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First Data Could Scuttle Interchange Settlement

Written by Frank Hayes
May 28th, 2013

First Data Corp. has broken ranks with Visa (NYSE:V) and banks in the escalating interchange war. The card-processing giant formally objected to the $7.25 interchange settlement last Friday (May 24), saying the fact that it accepted credit cards in its cafeteria would make it a “merchant” under the settlement and prevent First Data from protecting itself against unfair dealings by the card brands. Bottom line: First Data wants the settlement changed, which could open the door to the whole deal unraveling.

Also on Friday, Visa and MasterCard (NYSE:MA) sued a group of merchants and trade groups who have opted out of the settlement—but that’s less impressive than it looks. The card brands’ suit is a mirror image of the lawsuit that Target (NYSE:TGT) and 16 other retail chains filed last Thursday (May 23), which claimed the card brands’ entire rule structure violates antitrust laws. The card brands are asking a court to declare that its rules don’t violate antitrust laws.

If that seems like a lot more action than the interchange settlement has seen in the past year, it is. It may also signal the collapse of the settlement itself, now that parties on both sides of the settlement have launched new lawsuits just days before the deadline for merchants to opt out of the settlement.

The dueling Visa/MC and Target-led lawsuits reopen an issue that’s at the core of the string of interchange lawsuits that the settlement is intended to end: Is the way the card brands do business illegal? If it is, then the settlement is unfair at its core, because it grants Visa and MasterCard amnesty to keep breaking the law.

But if the card brands’ rules aren’t breaking antitrust law, the settlement could move forward—though probably not on its current schedule, which calls for things to be wrapped up with a “fairness hearing” on Sept. 12.

Just to be clear about Visa and MasterCard suing all those retailers and trade groups: It’s not what you usually think of as a lawsuit. The card brands aren’t claiming they’ve been harmed by the retailers. Instead, these retailers have opted out and also threatened to sue the card brands—but haven’t yet. The card brands are suing for a “declaratory judgment,” which asks a court to force the issue by proceeding as if the retailers already have filed a lawsuit about these antitrust issues.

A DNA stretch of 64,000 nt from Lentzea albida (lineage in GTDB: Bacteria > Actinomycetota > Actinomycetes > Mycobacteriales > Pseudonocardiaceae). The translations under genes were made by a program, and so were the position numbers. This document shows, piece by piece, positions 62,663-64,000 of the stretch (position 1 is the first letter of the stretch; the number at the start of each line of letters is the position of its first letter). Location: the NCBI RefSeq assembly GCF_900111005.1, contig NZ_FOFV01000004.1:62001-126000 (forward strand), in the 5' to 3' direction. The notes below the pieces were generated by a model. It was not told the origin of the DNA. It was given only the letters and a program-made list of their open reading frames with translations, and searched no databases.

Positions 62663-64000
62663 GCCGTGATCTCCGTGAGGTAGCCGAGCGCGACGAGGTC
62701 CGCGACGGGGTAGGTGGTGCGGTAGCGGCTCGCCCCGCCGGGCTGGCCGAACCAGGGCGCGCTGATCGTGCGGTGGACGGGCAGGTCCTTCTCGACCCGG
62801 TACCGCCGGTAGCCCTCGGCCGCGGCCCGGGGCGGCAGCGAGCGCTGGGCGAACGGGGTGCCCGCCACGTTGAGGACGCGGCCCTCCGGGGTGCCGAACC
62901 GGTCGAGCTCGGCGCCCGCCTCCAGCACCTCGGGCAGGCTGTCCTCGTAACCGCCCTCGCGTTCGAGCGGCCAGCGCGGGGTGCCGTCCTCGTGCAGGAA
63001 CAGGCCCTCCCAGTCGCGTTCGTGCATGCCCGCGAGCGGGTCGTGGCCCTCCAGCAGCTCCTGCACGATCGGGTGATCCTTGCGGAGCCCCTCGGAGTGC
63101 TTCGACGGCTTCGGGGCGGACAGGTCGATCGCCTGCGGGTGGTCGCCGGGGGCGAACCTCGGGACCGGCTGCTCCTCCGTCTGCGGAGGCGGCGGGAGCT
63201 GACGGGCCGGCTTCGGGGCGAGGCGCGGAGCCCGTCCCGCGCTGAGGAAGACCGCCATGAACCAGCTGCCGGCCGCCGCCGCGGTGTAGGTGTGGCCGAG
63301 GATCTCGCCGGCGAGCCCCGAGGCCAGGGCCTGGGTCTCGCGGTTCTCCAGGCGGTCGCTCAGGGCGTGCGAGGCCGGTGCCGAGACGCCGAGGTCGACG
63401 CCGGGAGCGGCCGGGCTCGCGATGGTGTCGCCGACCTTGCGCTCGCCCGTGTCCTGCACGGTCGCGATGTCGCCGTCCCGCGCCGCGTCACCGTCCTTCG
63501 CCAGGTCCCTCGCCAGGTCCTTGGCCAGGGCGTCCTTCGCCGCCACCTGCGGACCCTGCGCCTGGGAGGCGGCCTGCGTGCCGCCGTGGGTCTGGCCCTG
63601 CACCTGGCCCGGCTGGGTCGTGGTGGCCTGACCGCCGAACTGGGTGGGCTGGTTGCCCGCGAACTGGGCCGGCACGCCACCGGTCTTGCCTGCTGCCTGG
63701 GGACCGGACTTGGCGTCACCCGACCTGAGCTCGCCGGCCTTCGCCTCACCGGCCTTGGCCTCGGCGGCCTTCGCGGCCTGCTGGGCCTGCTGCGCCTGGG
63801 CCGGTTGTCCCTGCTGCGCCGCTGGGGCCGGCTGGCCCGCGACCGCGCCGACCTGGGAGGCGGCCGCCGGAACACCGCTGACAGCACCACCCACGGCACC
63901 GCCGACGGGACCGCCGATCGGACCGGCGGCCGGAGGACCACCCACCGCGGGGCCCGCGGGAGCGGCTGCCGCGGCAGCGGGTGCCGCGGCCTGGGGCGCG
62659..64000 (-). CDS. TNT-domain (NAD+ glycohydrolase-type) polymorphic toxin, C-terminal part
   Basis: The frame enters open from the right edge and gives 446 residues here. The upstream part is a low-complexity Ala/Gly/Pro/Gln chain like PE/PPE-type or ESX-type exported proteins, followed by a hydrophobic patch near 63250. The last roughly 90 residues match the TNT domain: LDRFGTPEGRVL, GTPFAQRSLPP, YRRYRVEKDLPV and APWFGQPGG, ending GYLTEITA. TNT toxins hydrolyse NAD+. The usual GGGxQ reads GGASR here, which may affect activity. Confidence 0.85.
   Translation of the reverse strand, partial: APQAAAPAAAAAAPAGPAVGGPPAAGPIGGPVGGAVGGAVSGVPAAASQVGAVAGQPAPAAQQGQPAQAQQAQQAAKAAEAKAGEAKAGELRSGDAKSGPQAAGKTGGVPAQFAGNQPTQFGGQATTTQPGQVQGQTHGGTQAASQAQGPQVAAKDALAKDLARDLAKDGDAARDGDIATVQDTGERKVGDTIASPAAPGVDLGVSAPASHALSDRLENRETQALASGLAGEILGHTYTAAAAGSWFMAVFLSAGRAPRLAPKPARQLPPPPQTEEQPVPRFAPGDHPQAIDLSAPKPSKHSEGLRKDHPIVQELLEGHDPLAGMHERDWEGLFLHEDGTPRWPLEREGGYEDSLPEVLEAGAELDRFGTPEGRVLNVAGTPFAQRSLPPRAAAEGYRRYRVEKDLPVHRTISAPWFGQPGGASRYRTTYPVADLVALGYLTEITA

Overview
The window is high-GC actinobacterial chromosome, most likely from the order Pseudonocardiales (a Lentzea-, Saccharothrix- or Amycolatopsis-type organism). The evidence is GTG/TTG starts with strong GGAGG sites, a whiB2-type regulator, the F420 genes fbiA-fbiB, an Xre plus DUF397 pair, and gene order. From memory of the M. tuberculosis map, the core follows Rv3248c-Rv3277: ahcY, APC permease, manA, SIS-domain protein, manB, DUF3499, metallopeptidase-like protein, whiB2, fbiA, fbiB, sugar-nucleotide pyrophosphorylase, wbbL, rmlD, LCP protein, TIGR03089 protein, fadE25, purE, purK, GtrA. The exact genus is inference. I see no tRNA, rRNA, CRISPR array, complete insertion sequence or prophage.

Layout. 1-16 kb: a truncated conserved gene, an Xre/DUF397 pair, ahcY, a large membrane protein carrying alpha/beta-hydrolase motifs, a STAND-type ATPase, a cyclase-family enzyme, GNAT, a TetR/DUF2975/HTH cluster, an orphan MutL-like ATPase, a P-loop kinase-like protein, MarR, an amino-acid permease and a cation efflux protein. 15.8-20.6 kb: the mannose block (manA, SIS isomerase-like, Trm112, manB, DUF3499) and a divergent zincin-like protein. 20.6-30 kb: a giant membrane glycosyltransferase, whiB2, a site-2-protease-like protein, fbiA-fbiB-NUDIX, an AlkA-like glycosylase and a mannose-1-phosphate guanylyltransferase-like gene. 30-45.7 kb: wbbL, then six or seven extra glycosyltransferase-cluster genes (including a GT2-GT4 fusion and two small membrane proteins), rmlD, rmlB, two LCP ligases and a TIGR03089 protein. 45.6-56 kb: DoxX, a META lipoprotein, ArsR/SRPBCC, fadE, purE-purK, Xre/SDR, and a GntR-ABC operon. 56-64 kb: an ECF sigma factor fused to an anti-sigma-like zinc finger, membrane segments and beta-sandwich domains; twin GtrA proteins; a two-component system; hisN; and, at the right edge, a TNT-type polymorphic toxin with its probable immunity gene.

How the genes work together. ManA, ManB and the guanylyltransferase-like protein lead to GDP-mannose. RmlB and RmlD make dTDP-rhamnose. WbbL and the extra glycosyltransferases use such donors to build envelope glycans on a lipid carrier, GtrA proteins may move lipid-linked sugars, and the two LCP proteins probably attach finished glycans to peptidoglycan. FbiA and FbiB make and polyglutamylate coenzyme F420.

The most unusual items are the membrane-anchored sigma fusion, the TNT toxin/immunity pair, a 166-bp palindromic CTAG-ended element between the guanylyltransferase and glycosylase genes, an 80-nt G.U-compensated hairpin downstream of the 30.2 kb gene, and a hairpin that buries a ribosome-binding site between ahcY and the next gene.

In addition, Target, Macy’s (NYSE:M), TJX (NYSE:TJX), Kohl’s (NYSE:KSS), Staples (NASDAQ:SPLS), JCPenney (NYSE:JCP), Office Depot (NYSE:ODP), L Brands (NYSE:LTD), OfficeMax (NYSE:OMX), Big Lots (NYSE:BIG), Abercrombie & Fitch (NYSE:ANF), Ascena Retail Group (NASDAQ:ASNA), Saks (NYSE:SKS), The Bon-Ton Stores (NASDAQ:BONT), Chico’s (NYSE:CHS), Luxottica (NYSE:LUX) and American Signature Furniture actually have filed an antitrust lawsuit against the card brands. Walmart (NYSE:WMT) and 18 other chains have threatened their own antitrust lawsuit. Merging all those antitrust claims and counterclaims will be the first order of business for whatever judges end up with this mess.

But all that is probably not as big a deal as First Data’s defection from the cards/banks/processors ranks. Technically, First Data isn’t opting out of the settlement as a card processor—it’s opting out as a merchant, as defined by the settlement. That’s the first sign of how badly the wheels are coming off this situation.


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